As a watcher, I stood out, not dressed fancy or otherwise.Because of the cold all the clothes I owned I wore. As one of the recipients of the collections, I thought a few scraps of food would be given me, a few bits … to ease my bones in the late Autumnal weather. Especially knowing it was only going to get colder and harder sleeping rough.

I thought of the cost of the lights, music and costumes, I weighed up the fuel spent and calculated how much the prizes would be. In a previous time, I was a numbers man, a number cruncher and balancer of books. I wandered through the park to where finally the tractors rested their wheels and the children were reunited with parents and teachers. Backs were slapped, kisses freely given and received. Many prizes were happily accepted and some tears were shed in tiredness. Pride shone from the faces of people in fluorescent tabards who were clutching stuffed buckets of dosh.

I bent down and picked up a leaf, I twirled it in between frozen fingers, a beautiful Horse Chestnut leaf as big as a tea plate. The leaf was golden and rust, as if kissed by the turn of autumn its last disguise, before withering away. From my spot, I watched as a photographer took snaps of all he could see, a journalist took notes, then they spied me. I lifted the leaf to my face to hide, a voice asked: “Excuse me can I take a shot … what have you come as?” I stood still, my identity hidden from all but me. “Me,” I said, “I have come as autumn.” A look of confusion crossed his brow, he took the shot purposefully and slowly walked away. The girl tapped her pad with a chewed pencil she nodded my way. She glanced back once or twice as she disappeared into the crowd, I knew she was there somewhere, lost, like me, anonymous, unseen.

I wasn’t given any soup or mulled wine. The vicar scowled and turned away when I asked for a sleeping bag and a scarf. No eye contact was made, no smile thrown my way. I wondered what people thought their money would do, how much it would help … a man like me. Someone down on his luck, shabby, hungry and cold; wearing a disguise like autumn.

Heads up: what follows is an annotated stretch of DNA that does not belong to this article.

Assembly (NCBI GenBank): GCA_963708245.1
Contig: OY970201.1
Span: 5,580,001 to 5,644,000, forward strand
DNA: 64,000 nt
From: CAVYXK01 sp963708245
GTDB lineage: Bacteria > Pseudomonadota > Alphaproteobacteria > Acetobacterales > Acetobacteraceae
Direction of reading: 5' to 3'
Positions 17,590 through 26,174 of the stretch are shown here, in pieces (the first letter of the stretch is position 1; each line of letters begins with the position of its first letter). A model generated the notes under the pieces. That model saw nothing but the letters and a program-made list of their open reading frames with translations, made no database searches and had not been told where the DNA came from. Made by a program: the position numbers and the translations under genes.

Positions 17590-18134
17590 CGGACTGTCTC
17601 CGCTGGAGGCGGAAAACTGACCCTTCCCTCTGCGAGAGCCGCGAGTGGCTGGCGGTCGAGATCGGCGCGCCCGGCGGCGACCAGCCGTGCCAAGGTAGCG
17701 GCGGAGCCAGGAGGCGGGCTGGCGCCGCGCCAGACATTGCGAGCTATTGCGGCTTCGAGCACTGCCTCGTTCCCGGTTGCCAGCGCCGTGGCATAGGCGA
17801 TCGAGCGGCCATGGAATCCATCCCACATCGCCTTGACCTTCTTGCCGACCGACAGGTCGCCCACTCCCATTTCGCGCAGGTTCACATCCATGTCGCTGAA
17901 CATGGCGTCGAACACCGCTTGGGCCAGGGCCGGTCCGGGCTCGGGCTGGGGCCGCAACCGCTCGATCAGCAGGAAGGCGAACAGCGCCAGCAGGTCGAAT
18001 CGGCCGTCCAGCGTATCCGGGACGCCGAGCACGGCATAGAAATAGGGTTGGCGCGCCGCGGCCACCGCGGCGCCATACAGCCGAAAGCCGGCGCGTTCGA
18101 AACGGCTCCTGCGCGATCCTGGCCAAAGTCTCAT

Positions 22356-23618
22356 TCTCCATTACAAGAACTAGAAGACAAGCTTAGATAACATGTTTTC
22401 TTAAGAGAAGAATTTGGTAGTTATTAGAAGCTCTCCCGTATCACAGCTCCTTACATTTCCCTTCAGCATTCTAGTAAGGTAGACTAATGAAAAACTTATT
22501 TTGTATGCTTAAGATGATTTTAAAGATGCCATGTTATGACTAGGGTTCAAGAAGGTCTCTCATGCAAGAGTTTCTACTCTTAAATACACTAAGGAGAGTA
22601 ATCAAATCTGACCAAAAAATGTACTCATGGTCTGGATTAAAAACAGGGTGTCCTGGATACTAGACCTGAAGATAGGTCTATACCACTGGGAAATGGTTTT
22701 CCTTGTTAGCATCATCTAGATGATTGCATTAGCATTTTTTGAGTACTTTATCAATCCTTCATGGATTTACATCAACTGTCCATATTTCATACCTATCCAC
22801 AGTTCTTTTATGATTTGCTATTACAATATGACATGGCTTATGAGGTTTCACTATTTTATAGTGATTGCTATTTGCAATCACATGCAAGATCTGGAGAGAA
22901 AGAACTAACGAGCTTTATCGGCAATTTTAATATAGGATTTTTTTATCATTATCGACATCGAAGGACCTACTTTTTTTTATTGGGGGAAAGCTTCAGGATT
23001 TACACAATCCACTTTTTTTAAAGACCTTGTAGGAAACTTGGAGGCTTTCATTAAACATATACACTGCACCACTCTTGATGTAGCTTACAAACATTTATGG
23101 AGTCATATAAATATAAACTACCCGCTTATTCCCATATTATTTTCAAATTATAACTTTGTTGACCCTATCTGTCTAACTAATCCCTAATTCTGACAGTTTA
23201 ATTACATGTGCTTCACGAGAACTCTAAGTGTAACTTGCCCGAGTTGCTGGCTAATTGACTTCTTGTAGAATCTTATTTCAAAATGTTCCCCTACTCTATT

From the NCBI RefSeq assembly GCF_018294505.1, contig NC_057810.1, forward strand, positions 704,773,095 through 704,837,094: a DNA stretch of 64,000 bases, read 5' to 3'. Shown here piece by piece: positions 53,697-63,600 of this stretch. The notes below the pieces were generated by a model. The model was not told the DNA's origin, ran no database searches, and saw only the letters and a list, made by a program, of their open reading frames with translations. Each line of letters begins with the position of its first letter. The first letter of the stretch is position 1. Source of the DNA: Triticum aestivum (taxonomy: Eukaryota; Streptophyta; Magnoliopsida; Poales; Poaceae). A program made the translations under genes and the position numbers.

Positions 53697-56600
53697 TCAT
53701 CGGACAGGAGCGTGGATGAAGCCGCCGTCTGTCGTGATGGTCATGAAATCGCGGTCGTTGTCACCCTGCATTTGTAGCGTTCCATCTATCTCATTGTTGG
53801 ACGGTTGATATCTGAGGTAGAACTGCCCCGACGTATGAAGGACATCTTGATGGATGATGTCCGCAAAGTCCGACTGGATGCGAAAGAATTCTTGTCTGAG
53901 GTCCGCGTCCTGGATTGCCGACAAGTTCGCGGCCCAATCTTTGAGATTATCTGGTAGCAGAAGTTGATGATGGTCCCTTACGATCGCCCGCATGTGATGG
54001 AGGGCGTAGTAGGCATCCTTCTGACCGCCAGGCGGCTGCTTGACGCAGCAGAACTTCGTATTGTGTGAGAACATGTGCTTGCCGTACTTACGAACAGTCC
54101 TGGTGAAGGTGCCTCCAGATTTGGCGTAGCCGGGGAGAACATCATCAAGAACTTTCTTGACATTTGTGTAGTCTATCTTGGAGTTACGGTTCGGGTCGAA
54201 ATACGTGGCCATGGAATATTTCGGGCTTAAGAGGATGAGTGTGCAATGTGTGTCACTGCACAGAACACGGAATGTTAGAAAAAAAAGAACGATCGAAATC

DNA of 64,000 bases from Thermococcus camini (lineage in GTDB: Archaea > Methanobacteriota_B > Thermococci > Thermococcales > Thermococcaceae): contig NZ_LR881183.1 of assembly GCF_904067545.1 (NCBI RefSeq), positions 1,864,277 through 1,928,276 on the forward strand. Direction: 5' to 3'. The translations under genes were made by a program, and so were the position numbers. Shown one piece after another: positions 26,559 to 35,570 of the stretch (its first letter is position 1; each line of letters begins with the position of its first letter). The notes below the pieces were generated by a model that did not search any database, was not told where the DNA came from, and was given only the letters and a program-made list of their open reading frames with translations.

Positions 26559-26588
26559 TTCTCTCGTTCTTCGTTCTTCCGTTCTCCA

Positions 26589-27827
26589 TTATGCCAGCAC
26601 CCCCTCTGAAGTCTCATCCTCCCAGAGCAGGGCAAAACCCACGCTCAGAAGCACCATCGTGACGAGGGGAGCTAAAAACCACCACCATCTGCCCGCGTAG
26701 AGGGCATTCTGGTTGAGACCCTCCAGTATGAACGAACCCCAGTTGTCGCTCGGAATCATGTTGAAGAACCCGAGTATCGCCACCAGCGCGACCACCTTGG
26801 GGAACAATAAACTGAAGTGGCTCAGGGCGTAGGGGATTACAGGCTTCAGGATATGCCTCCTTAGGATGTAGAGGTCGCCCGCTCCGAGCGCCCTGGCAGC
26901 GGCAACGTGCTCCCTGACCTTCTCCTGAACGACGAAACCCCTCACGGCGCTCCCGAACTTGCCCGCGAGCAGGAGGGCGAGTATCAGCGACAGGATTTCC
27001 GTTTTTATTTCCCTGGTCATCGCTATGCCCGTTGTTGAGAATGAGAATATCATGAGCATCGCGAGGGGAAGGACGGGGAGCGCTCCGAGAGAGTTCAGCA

Please readers, let me know your thoughts, leave them in comments and I will get back quick sharp. Happy Autumn.

Empathy Calls .

I laugh until the air has gone
Then gasp to draw some in.
Speaking makes me happy
my smile shines from within.
But tear drops plop shamelessly
on cheeks that are too old,
to bear the sight of homlessness
amongst streets  paved with gold.
With hope she looks for a coin,
or a sip, to ward away the shame.
Too hide the pain of life,
Done living on the game.
The want to wash away reality,
Replace life with dreams and cheer.
Or deathly silent moments
That  dull the pain and fear.
We judge them so lightly
Label them; and sneer.
Not seeing their plight,
We rarely  shed a tear.
So why not hovver in that doorway,
Stoop, and smile to say hello
Because they are only human
With no other place to go.

Continue reading “Empathy Calls .”

Working In India Wasn’t Proper Work.

railway orphan

My year was up, working in India wasn’t real work, Mum said. Never mind the heart breaking Journey to the railway station in Salur. Where I was to choose three children amongst the crowd that huddled together, with their kohl blackened eyes and swollen bellies that silently pleaded. Three bodies burned on the pyre as HIV and Tuberculosis claimed them, leaving three beds free.

The Government bod I was with, covered his nose and mouth from the stench as we ploughed our way through the filth. You can’t choose, it would catch your heart and rip it out, yet I searched the faces and touched three children of varying ages, then we left for the home.

I knew many would die there beside that track; by the time we had bathed and soothed the lucky three they’d be gone.

A stone marked the spot where a piece of me died in Salur, but it wasn’t
proper work said Mum.

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“Hello”

image

I am sat on a path with a comb in my hand,
Made myself nice I teased every strand.
I buttoned the bag that serves as my coat,
Tied a cloth neat at my throat.

I sit very still to not cause alarm
Smiling, for I wish you no harm.
This is my home the space by a door,
It’s where I live because I am poor.

I won’t force your gaze upon my face
as you pass me by with heads low in case.
I sit on the path with my comb in my hand
I am Wishing you didn’t
have your head in the sand.

This photograph was found on ‘pixaby ‘homeless’